The effect of violent conflict on prescription/nonprescription drug misuse and abuse in four Middle Eastern countries
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School of Pharmacy, The University of Jordan, Jordan
Oxford Brookes University, United Kingdom
Publication date: 2023-04-27
Popul. Med. 2023;5(Supplement):A1687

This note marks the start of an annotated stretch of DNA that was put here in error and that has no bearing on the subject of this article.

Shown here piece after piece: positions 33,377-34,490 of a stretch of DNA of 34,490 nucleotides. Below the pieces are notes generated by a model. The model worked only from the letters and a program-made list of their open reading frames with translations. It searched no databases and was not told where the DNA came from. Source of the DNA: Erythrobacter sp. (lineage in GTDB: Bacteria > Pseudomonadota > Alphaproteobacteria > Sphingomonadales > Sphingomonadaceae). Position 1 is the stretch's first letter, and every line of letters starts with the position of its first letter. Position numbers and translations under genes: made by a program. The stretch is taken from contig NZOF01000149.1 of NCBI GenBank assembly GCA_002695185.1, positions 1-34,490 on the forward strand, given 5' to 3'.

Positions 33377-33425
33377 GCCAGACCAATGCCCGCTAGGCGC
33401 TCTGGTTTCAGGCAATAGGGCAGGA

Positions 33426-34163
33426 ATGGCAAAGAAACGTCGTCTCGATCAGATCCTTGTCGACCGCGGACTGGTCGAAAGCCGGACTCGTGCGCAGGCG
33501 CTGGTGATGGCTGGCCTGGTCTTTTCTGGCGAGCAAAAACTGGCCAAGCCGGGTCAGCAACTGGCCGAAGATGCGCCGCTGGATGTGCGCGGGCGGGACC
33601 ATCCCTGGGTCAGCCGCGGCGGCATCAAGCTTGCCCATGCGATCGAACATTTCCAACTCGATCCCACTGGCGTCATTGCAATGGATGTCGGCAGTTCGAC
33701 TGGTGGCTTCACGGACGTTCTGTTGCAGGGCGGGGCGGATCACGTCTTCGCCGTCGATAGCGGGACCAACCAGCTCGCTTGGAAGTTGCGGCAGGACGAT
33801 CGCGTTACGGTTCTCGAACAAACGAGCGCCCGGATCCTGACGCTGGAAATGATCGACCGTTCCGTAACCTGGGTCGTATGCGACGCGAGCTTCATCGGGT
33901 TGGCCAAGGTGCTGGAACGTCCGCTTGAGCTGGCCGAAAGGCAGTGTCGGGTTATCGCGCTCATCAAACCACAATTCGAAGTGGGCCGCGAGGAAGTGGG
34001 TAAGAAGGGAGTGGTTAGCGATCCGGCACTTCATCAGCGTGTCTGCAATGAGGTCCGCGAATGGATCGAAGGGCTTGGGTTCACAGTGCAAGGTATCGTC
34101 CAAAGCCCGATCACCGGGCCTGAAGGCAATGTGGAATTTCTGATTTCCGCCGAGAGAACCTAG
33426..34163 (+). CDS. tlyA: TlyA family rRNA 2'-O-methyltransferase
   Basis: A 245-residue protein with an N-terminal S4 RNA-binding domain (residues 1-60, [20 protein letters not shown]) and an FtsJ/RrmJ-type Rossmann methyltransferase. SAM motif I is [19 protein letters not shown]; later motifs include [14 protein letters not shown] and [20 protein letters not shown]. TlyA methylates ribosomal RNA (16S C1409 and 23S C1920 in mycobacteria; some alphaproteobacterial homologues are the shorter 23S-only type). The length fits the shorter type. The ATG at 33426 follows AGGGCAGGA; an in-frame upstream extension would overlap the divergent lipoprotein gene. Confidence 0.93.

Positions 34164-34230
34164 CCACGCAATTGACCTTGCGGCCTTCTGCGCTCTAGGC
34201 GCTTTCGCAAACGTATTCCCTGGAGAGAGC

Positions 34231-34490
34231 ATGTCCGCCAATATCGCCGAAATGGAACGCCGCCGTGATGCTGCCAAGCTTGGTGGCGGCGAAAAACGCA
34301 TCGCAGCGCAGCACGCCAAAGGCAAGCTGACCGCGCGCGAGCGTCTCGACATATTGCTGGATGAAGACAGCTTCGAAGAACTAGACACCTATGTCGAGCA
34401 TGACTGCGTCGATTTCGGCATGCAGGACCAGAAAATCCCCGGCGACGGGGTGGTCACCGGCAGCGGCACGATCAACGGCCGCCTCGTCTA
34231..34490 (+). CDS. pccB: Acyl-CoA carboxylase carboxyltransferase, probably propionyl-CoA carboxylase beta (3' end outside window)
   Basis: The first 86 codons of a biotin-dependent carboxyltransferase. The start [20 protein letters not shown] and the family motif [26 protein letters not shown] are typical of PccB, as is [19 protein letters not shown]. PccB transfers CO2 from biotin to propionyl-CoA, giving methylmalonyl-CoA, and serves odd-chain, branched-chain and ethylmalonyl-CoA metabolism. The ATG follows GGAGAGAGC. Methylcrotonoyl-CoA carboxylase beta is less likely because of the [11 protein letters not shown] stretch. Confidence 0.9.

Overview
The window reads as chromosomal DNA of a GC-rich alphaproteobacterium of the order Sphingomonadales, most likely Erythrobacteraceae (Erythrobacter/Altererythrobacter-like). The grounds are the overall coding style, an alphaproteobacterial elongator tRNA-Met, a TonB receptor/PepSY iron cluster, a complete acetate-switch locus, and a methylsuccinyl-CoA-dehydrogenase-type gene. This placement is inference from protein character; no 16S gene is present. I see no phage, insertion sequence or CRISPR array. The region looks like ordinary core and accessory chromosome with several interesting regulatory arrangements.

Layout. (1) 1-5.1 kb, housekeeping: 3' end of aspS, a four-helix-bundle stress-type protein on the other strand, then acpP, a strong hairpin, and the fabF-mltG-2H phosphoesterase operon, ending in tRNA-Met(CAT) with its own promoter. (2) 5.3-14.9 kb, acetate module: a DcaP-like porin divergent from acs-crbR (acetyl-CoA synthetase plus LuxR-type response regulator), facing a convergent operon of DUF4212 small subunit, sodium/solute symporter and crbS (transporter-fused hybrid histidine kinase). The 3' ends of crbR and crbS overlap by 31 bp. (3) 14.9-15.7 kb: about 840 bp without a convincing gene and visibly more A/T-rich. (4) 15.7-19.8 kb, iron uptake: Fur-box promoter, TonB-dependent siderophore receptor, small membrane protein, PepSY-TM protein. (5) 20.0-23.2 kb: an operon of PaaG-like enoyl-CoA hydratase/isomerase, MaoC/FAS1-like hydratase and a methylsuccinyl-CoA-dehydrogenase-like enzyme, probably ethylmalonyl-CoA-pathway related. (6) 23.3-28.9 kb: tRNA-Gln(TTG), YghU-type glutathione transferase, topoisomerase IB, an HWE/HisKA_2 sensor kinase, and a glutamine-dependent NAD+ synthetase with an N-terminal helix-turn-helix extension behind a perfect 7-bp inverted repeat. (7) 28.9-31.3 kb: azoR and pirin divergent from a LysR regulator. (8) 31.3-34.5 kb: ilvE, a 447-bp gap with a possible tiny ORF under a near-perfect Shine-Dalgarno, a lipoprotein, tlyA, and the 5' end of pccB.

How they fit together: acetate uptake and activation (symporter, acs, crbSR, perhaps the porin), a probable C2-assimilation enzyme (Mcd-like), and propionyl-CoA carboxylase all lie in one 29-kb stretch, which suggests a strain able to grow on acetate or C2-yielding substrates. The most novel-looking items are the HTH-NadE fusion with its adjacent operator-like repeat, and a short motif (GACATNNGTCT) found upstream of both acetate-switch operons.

Background and Objective: An important, yet poorly understood, impact of violent conflict on public health is the susceptibility of populations in conflicts to drug abuse and misuse as increased stress, the easy availability of drugs, and the relaxation of taboos against drug use exacerbate the problem. This study Aims to describe the types and patterns of prescription and non-prescription medicines suspected of being misused and abused amongst local populations in conflict zones, as reported by pharmacists. Methods: The study is part of a larger two-year (2020-2022) project investigating the impact of violent conflict in the MENA region on medicine abuse and misuse and the experiences of pharmacists in managing this challenge. The study used a mixed-method approach to data-gathering, involving a quantitative survey (n=160) and semi-structured interviews (n=20) with pharmacists in Syria, Libya, Yemen and Iraq. This paper focuses on the on prescription/nonprescription medicine misuse and abuse in violent contexts. Results: So far, a total of 91 questionnaires have been filled (51.0% male, 54.9% between 26-35 years old, 44.0% Iraq, 25.3% Syria, 20.9% Yemen, and 9.9% Libya). More than half (n=52, 57.1%) reported that 20 customers or more were suspected of misusing/abusing medications in the past 3 months with 17.5% suspected more than or equal to 50 customers. The top suspected medicines were pregabalin and sedatives/hypnotics followed by gabapentin opioids like tramadol, in addition to cough and cold preparations. Qualitative data analysis shows the profile of users suspected by pharmacists, the reasons for misuse/ abuse, and the ways in which pharmacists react to deal with the problem, most of which are refusing the sale and claiming that the product is not available. Conclusions: Based on the results above, policy recommendations about how to effectively respond to medicine misuse and abuse amongst conflict-affected populations are made.
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